Eden is a 15-month-old baby boy from Haiti. He lives with his mother, father, and two older brothers in a neighborhood of Port-au-Prince. Eden's father is a teacher and his mother takes care of their family and home. Eden was born with a cardiac condition called complete atrioventricular canal defect. A large hole exists in the center of Eden's heart that causes blood to leak between all four chambers. This condition puts a strain on his heart and makes it difficult for oxygen to circulate through his body. The treatment and diagnostics he needs is not available in Haiti so on April 20th, Eden will fly to the Dominican Republic to hoping undergo cardiac surgery. Upon arrival at the hospital, doctors will perform advanced diagnostics to determine the best way to treat Eden's condition. Depending on the results of the exams, the doctors will determine if they recommend Eden undergo surgery or have his condition closely managed through medication and other care. Haiti Cardiac Alliance is contributing $4,000 towards Eden's medical care, but his family also needs assistance covering an additional $1,500 for labs, medicines, and follow-up appointments. This also supports passport obtainment and the social workers who will accompany Eden's family overseas. Eden's mother shared, "We are very hopeful that the doctors will have good news to share with us about Eden's heart problem!"
Lionel is a charming five-month-old baby from Colombia. He was born near the northern coast and his parents are from Venezuela. After he was born, they moved to Medellin due to his father's job. Lionel was born with clubfoot of his right foot. Clubfoot is a condition in which the foot is twisted out of shape. This causes difficulty walking and wearing shoes as he grows older. Fortunately, Lionel's family traveled to visit our Medical Partner Clínica Noel where they can offer life-changing treatment. There, surgeons will perform clubfoot repair surgery on March 22nd. Our medical partner is requesting $1,422 to fund Lionel's clubfoot repair. After treatment, he will be able to learn how to walk and live a fully active life ahead. His father said: "I hope my little champion can get his surgery, I pray for his wellbeing. I just want his feet to be normal and hope to see him walking like any other child."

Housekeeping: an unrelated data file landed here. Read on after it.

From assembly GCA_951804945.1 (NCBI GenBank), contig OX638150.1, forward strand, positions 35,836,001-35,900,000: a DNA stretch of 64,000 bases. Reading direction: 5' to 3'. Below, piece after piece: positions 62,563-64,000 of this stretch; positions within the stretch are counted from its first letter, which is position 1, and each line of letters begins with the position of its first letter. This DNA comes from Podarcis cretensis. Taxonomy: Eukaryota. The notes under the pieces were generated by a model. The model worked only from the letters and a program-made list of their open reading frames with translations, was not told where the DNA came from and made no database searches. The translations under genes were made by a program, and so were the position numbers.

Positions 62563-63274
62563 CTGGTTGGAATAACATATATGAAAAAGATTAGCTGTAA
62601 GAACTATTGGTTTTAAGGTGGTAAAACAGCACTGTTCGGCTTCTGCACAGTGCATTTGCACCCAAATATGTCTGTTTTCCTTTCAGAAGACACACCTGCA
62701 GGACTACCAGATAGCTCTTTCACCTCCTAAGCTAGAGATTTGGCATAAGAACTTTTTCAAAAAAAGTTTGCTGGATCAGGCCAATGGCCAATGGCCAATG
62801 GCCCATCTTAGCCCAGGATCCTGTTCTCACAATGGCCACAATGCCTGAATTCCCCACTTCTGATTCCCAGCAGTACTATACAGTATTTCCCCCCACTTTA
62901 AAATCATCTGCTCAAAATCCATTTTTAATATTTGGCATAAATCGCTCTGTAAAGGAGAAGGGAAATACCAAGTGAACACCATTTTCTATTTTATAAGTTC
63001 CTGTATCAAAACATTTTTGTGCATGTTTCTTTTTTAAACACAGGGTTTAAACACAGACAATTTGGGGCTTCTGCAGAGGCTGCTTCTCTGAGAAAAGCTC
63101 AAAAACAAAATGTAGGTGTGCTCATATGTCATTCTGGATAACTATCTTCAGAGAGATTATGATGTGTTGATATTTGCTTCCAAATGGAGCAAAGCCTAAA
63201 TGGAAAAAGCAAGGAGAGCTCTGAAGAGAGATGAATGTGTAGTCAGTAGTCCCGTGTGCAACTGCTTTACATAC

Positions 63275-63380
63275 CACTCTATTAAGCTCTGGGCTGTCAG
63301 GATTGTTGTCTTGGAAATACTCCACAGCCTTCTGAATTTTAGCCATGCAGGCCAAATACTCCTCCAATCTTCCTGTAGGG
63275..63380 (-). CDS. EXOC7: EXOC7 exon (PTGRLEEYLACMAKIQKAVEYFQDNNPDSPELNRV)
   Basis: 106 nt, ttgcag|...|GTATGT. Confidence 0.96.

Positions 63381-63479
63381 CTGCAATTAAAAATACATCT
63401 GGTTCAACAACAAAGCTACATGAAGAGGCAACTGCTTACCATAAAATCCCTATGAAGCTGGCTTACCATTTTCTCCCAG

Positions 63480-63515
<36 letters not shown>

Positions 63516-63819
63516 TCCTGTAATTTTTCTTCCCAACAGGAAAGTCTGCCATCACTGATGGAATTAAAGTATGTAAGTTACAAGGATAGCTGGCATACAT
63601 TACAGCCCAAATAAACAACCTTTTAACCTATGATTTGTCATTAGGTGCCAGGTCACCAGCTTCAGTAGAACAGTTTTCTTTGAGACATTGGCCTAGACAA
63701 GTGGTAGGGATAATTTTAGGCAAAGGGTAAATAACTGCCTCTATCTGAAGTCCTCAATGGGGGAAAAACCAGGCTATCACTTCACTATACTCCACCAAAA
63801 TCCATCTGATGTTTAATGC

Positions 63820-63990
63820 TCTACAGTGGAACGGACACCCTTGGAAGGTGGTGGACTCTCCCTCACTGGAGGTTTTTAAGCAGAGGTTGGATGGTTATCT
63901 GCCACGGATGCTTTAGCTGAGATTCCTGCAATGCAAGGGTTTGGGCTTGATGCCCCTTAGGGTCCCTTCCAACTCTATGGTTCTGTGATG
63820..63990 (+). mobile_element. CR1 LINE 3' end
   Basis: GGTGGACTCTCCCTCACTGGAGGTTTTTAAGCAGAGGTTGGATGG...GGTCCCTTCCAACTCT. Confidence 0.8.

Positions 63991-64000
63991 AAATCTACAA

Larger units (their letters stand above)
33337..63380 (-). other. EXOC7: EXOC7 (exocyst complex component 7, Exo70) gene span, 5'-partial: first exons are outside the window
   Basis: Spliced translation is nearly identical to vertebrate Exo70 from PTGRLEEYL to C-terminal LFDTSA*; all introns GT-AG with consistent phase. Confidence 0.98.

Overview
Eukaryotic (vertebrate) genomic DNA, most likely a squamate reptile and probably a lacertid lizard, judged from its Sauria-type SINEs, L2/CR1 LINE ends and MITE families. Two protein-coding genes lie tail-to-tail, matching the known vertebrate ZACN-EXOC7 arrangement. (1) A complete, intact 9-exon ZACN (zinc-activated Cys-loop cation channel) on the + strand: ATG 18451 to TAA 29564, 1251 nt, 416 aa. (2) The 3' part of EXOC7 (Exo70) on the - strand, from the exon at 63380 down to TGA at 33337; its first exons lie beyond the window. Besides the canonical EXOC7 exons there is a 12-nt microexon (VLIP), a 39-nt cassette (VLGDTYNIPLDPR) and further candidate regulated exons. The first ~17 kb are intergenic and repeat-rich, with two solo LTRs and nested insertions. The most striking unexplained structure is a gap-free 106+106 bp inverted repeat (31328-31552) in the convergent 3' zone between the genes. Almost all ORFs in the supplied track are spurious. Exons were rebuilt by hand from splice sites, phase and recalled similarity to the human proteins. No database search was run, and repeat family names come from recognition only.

Keysha is a bright 12-year-old who lives on a small farm in northwest Haiti with her parents and four siblings. She really likes going to school and helping to take care of her family's animals. Keysha was born with a hole between the two upper chambers of her heart; blood leaks through this hole without passing through her lungs to obtain oxygen, leaving her weak and fatigued. During her upcoming surgery, doctors will use a catheter probe to plug the hole in Keysha's heart with a device so that blood can no longer leak through it. With this treatment, she can finally have a healthier life ahead. Keysha is hopeful to have more energy and feel healthy after her surgery. She shared, "I am looking forward to this surgery so that I can walk to my friends' houses to visit them without getting tired."
Said is an active and fun-loving kid. He was born in Venezuela but due to the crisis there, almost 4 years ago his parents decided to move to Colombia seeking for better opportunities. Said loves soccer and video games, and is the youngest sibling in his family. His mother shared that he was first diagnosed with cryptorchidism in Venezuela, but despite her efforts she hasn't been able to find the way to pay for his surgery or find a hospital that could help them. Surgery is important to prevent him from having testicular cancer or a hernia. Fortunately, our medical partner Clínica Noel is helping Said to access care. He's scheduled for surgery on February 2nd and his family is raising $1,167 to cover his medical treatment. Said's mother said: "I'm really glad and thankful with those that might help my little boy, I've been seeking for years for a miracle. Knowing that I don't have the resources makes me feel helpless. Thank you so much for your help."